Champagne wars – Cristal v Cristalino

The owner of the “Cristal” brand of champagne, Champagne Louis Roederer, has been awarded more than €1.3 million in its trade mark infringement action against J Garcia Carrion, the proprietor of a brand of cava sold under the name “Cristalino”
The long-running legal dispute between the major champagne house Champagne Louis Roederer (CLR) and the Spanish cava producer J Garcia Carrion (JGC) has concluded, with the defendant being ordered to pay more than €1.3 million to CLR in respect of its infringing sales of “Cristalino” branded cava in the UK.

CLR, owner of the famous Cristal brand of champagne, commenced trade mark infringement proceedings in 2010 against JGC and two UK supermarket chains in respect of JGC’s cava product sold under the name “Cristalino”. The claim against the supermarkets was settled at an early stage, and in October 2015 the High Court held that JGC’s use of the Cristalino name was likely to cause consumer confusion, and took unfair advantage of the reputation in the Cristal mark. JGC was therefore liable for trade mark infringement.

CLR elected for an account of JGC’s profits i.e. for JGC to pay over the profits it had made as a result of its infringing sales. Unusually, JGC took no part whatsoever in the proceedings. It failed to provide any of the information it had been ordered to disclose, including the number and value of sales within the UK of its Cristalino products. CLR therefore had to engage in “detective work” in order to progress its claim. It had sales information disclosed by JGC in other overseas court proceedings, and also information provided by the two supermarket chains as to the number of bottles supplied to and sold by them. On the basis of that information, the court held that 2,868,183 infringing bottles had been sold in the UK. JGC had disclosed, in separate proceedings before a US court, its profit margin, and that information was used to calculate a gross profit of €1,332,844.64 on JGC’s UK sales.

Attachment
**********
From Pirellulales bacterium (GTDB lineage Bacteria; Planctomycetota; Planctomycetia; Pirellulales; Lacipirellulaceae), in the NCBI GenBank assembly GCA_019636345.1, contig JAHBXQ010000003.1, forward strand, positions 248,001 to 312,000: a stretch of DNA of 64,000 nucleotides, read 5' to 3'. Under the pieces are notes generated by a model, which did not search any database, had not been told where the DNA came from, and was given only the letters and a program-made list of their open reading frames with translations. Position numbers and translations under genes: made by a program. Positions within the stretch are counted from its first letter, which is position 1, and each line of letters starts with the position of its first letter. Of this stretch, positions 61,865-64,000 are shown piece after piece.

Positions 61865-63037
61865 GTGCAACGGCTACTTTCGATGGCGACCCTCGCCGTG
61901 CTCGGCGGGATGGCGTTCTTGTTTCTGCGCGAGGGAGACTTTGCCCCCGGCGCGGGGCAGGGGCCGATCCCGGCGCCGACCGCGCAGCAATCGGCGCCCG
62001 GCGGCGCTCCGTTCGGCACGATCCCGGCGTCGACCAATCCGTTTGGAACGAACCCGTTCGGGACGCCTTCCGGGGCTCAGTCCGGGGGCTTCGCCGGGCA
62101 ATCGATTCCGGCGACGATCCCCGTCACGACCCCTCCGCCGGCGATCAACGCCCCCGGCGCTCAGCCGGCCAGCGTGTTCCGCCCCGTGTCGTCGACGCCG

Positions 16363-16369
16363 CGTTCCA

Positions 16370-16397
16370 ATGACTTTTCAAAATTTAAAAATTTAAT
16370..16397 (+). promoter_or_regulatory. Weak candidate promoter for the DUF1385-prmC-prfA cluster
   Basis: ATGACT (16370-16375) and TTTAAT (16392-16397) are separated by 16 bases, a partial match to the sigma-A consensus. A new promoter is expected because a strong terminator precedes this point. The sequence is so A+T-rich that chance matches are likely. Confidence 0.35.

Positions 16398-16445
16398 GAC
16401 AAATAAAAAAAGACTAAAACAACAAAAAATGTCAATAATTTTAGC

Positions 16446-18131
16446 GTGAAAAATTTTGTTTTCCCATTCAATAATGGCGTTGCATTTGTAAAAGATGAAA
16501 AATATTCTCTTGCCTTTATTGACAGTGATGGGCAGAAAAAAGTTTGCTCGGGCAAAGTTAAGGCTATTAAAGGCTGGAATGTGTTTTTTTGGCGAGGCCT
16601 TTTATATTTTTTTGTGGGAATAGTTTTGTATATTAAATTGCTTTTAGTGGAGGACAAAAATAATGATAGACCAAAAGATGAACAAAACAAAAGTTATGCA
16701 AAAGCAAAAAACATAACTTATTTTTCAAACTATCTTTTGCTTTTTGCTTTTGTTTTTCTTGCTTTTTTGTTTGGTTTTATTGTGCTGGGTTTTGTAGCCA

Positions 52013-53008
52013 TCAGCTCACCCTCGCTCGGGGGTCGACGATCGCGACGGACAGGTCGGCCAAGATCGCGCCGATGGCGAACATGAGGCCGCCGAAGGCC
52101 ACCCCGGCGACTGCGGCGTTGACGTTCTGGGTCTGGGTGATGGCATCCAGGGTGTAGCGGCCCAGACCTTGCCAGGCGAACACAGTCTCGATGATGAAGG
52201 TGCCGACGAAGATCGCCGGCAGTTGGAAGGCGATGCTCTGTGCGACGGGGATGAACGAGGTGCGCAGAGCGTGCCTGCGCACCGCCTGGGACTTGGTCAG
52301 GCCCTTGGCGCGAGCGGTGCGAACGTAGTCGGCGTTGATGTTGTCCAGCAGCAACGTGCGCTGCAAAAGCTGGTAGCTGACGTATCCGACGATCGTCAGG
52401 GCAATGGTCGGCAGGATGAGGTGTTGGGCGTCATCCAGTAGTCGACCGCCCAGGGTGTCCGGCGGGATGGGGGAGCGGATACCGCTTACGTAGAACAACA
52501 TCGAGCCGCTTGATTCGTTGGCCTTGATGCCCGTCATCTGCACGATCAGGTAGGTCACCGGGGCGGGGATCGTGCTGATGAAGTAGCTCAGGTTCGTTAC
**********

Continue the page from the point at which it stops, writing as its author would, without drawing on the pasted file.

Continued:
The court noted that it would have been open to JGC to argue that i) a proportion of its general overheads was attributable to the infringing sales and ought to be deducted from the gross profit figure; and ii) the sales of the Cristalino products were not “driven” by the use of the infringing name, and the profits should therefore be apportioned to take into account the impact of other factors, such as quality or price. In the absence of any evidence or submissions by JGC, however, the court declined to make any deductions, and therefore ordered that the entire gross profit be paid to CLR.

It remains to be seen whether CLR will have any success in enforcing its award against JGC in Spain, but the decision demonstrates that the courts will not allow a recalcitrant defendant to avoid liability. It also provides a useful reminder that, in an account of profits, the burden is on the infringer to show why any part of its gross profits should not be paid over to the claimant. The court will not make speculative deductions to gross profit figures in the absence of cogent evidence submitted by the infringer.